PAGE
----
Gerhard Domagk Biography (1895-1964)
Gerhard Domagk discovered the first synthetic drug that could be used to battle the effects of many bacterial diseases. He was born in Lagow, Brandenburg(which is now Poland, but was then Germany) on October 30, 1895. Domagk beganhis studies at the University of Kiel but abruptly stopped at the outbreak of World War I during which he served in the military and was wounded in action. He returned to school to study medicine and was awarded a medical degree in 1921.
After his schooling, Domagk began working for I.G. Farbenindustrie, a large company that manufactured industrial dyes. Because of his medical training, hedid research on dyes with an eye toward their medical applications. One newly manufactured dye, called Prontosil Red, was of particular interest to Domagk. In 1932, Domagk found that when he injected dye into mice infected with Streptococcus bacteria, it cured the animals of the usually fatal effects and seemed to have few side effects. More dramatically, when his daughter Hildegarde contracted a serious Streptococcus infection after prickingherself with a knitting needle infected with a virulent bacteria in the laboratory, Domagk, in desperation, administered large doses of Prontosil to her,judging the dosage based only on his experiments with mice. In 1935, the story of her recovery spread like wildfire all over the world. Prontosil was later used by Franklin D. Roosevelt's son who was dying of an infection.
Domagk and many others quickly followed up on his discovery. The same year, aFrench researcher, Daniel Bovet, discovered that it was just one portion ofthe Prontosil molecule that was effective against bacteria--a sulfonamide called sulfanilamide. This portion of the molecule blocks coenzyme action in bacteria and kills them. In England it was found that the chemical was effectivein controlling bacterial meningitis, pneumonia and gonorrhea. In rapid order, other sulfonamide drugs, dubbed "sulfa" drugs, were developed which saved many lives and gave the world community hope of curing infectious disease during the 1930s. These drugs included sulfanilamide, sulfapyridine, sulfathiazole, and sulfadiazine.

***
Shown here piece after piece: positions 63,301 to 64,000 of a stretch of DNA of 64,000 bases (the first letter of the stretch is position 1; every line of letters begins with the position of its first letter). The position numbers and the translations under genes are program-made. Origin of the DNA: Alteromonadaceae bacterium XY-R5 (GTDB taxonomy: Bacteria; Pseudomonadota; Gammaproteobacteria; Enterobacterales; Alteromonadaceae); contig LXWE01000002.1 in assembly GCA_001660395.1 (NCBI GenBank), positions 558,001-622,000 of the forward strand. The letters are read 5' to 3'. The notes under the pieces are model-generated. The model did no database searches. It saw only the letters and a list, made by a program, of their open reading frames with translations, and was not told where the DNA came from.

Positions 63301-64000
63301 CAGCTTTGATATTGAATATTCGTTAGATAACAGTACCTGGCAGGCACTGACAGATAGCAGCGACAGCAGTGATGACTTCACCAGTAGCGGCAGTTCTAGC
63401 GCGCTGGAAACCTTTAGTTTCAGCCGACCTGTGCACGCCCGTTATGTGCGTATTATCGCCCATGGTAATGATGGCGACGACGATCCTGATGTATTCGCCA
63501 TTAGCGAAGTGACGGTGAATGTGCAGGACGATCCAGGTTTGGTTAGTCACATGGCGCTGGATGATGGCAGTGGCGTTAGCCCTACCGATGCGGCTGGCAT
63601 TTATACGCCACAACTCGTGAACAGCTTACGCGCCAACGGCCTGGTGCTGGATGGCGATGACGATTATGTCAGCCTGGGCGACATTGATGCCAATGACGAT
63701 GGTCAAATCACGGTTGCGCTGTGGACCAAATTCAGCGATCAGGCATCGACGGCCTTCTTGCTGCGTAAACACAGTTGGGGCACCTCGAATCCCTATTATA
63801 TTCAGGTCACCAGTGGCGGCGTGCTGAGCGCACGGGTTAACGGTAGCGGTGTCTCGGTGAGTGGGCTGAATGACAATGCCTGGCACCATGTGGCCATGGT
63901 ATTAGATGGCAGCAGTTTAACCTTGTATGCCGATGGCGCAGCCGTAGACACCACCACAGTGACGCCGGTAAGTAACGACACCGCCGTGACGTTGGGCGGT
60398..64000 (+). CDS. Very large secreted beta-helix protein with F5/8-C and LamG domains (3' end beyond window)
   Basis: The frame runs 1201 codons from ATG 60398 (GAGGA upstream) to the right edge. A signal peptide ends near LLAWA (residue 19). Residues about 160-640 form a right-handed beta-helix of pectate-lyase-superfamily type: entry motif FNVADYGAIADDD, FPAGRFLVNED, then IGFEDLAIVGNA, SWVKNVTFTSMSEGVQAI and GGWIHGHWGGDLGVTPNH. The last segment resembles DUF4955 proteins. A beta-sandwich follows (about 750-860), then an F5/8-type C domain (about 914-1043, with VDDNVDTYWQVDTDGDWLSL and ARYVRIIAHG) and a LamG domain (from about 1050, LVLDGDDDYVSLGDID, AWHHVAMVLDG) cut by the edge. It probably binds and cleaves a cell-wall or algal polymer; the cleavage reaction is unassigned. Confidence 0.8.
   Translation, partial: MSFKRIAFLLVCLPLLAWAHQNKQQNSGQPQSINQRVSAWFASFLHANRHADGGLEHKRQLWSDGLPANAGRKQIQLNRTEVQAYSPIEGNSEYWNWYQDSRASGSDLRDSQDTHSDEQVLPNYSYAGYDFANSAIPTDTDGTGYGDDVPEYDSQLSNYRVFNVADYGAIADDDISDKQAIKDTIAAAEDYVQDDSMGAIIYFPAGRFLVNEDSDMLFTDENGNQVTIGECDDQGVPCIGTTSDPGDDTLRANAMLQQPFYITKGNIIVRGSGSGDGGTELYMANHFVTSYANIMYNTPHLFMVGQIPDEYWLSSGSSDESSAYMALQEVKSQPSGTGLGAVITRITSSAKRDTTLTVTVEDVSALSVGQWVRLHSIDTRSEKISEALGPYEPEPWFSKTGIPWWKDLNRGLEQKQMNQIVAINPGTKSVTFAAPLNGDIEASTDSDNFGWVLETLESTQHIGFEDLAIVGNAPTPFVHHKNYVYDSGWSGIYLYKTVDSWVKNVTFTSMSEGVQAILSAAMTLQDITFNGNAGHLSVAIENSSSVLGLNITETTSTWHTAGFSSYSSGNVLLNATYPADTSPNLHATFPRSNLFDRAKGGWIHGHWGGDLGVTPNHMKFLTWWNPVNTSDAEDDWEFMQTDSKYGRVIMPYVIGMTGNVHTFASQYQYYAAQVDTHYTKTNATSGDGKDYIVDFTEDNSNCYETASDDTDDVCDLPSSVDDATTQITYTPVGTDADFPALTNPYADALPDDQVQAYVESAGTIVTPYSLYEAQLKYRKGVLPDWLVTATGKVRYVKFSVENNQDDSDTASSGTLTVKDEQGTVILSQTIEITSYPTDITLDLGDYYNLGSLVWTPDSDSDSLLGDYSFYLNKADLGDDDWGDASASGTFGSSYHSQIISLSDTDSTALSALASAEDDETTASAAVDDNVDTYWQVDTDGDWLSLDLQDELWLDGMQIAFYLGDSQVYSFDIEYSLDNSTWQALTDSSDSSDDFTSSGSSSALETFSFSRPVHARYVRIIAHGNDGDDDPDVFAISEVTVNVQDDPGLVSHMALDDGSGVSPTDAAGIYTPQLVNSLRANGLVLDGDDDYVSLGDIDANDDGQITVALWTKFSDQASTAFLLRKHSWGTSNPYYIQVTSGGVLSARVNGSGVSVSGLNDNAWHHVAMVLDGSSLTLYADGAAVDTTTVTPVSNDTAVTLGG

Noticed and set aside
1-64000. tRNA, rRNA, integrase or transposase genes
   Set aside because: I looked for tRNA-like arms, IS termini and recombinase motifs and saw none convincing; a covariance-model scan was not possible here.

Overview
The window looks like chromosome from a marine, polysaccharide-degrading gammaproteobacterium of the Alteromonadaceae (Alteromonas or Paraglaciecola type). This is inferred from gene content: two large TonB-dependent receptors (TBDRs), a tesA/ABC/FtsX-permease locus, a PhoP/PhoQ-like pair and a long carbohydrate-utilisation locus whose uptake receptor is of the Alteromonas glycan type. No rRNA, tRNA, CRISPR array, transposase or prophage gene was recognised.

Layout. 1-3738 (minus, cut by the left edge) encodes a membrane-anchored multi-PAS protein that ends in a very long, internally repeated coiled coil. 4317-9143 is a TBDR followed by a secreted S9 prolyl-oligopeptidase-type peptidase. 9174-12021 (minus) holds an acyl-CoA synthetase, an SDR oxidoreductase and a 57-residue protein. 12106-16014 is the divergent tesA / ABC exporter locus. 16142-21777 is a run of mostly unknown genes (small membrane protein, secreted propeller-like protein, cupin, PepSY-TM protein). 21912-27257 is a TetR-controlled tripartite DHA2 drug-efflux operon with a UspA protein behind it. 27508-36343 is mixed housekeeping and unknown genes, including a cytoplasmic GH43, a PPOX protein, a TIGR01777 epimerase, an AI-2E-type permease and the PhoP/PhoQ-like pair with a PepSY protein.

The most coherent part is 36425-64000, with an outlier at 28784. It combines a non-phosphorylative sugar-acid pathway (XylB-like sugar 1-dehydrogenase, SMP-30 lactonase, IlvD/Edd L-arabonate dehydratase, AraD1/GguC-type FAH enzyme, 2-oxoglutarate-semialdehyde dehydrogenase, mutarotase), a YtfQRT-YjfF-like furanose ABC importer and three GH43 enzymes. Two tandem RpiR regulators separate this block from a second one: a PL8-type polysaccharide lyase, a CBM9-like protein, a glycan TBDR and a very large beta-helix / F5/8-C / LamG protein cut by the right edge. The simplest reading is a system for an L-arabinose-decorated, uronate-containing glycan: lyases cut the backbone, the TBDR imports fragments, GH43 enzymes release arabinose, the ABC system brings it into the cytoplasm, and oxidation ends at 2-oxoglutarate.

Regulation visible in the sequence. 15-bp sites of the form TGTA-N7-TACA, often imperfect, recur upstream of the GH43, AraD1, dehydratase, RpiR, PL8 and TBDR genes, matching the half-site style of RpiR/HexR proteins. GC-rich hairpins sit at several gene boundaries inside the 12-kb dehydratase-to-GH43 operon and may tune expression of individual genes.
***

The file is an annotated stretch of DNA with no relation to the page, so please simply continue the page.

In 1939 Domagk was recognized for his contribution with a Nobel Prize in medicine and physiology. He initially accepted the award but later was forced torefuse it because Adolf Hitler coerced German scientists into refusing awardsby threatening them with arrest and even jailing. After Hitler's death and the end of World War II, Domagk accepted his medal and went on to do further research in the area of chemotherapy and its application to tuberculosis and cancer.